There were tears, but also order. Many Japanese fans were moved by the comeback of their team against Spain, which gave them the pass as first in the group of death –'La Roja' passes second and Germany has been left out–. Cameras at the Khalifa International Stadium kept showing fans of Japan crying in disbelief as the final whistle blew. However, minutes later, the emotion gave way to order and the tide of Japanese fans organized again to leave their stands clean.
It has become a habitual image of the World Cup. With the game over, the Japanese fans handed out garbage bags to clean up the stadium. The idea is to leave it as it was before your arrival.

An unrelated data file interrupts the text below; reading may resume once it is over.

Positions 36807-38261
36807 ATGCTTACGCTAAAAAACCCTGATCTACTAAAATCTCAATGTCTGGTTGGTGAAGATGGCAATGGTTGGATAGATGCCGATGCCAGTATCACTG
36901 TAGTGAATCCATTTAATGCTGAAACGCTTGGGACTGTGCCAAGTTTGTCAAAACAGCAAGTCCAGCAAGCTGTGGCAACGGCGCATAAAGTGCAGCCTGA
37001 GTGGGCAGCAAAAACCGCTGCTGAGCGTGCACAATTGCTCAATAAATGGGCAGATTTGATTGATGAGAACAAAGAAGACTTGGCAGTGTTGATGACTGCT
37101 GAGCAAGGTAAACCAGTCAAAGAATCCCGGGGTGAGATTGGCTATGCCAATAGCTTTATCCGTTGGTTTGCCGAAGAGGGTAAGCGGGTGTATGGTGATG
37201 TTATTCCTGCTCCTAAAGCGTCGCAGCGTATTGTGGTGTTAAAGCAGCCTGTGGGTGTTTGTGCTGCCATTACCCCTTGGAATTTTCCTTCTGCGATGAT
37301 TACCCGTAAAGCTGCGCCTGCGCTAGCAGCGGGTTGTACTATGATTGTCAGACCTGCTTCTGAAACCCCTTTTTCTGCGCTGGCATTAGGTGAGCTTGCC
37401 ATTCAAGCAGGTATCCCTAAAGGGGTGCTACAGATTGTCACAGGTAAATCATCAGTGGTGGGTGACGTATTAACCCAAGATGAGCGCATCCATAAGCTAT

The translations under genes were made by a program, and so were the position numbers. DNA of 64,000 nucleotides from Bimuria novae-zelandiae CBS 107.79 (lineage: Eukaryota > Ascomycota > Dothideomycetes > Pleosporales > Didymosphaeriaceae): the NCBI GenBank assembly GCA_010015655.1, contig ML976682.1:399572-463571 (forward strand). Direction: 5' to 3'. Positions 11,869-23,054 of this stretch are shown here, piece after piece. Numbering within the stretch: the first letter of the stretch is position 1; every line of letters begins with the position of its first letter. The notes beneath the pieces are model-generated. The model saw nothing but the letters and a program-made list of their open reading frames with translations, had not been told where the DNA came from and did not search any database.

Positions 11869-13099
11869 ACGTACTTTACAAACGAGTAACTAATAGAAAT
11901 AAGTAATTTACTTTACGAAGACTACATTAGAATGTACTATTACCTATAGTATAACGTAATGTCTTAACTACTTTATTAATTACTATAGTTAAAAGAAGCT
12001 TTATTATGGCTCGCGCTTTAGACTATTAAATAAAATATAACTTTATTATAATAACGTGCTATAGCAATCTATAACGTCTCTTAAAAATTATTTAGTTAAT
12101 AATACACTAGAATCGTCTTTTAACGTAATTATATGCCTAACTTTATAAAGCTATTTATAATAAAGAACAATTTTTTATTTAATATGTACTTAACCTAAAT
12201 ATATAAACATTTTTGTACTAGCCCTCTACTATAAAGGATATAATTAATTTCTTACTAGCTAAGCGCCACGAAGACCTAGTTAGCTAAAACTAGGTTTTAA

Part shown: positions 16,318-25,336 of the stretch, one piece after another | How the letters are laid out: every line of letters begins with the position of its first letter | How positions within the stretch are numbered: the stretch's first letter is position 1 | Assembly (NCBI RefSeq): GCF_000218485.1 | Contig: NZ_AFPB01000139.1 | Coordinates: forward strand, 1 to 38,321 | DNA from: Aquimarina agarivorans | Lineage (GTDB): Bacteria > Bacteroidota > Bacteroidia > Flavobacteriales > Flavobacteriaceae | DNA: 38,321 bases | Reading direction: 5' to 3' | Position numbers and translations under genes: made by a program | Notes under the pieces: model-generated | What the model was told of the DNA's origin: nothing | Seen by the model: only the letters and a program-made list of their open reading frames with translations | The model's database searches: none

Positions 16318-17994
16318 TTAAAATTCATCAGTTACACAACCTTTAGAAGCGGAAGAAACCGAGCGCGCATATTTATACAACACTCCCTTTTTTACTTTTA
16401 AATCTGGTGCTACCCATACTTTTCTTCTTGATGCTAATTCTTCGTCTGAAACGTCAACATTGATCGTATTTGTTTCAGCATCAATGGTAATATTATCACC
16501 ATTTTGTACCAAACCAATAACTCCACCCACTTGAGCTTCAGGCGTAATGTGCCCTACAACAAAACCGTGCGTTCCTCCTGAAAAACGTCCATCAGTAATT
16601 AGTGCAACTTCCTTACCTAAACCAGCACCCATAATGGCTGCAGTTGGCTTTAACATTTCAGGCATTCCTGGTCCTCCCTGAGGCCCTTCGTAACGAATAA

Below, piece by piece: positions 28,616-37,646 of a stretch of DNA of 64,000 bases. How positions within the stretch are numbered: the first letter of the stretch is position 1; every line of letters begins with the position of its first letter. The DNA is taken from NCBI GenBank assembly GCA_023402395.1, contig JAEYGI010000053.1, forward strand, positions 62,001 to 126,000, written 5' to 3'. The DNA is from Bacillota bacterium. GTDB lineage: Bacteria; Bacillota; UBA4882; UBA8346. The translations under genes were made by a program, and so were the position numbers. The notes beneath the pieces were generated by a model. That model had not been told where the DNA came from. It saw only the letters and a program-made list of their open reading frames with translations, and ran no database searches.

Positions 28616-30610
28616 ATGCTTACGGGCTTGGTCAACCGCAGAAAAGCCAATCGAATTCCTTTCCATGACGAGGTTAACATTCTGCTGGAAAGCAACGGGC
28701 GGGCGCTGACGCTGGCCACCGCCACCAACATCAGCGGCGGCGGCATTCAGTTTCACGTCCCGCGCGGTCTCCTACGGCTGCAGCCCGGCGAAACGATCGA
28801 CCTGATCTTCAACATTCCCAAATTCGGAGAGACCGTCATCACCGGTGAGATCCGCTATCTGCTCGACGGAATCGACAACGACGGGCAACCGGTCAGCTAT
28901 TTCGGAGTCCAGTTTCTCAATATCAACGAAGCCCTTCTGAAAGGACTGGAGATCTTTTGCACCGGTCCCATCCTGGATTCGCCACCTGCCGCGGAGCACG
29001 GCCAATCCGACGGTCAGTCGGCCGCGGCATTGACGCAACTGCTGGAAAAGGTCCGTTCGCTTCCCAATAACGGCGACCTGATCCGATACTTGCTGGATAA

When asked about their motivation, as the English channel Al Jazeera did at the end of the first meeting, many respond with the word "atarimae", which in Japanese means doing or stating the obvious, the normal. "We have been educated to leave things even cleaner than we found them," added a follower to the same outlet.
"It is part of our culture," argued several, who at the same time expressed their astonishment that their action is causing a media uproar.
The pattern, in the stands, has been repeated in Japan's three games in the group stage. And in the bowels of the field, in the changing rooms, a similar photo is taken: the players of the Japanese team have given a good example of their cleanliness, leaving their wardrobe impeccable regardless of the result of the match, win or lose.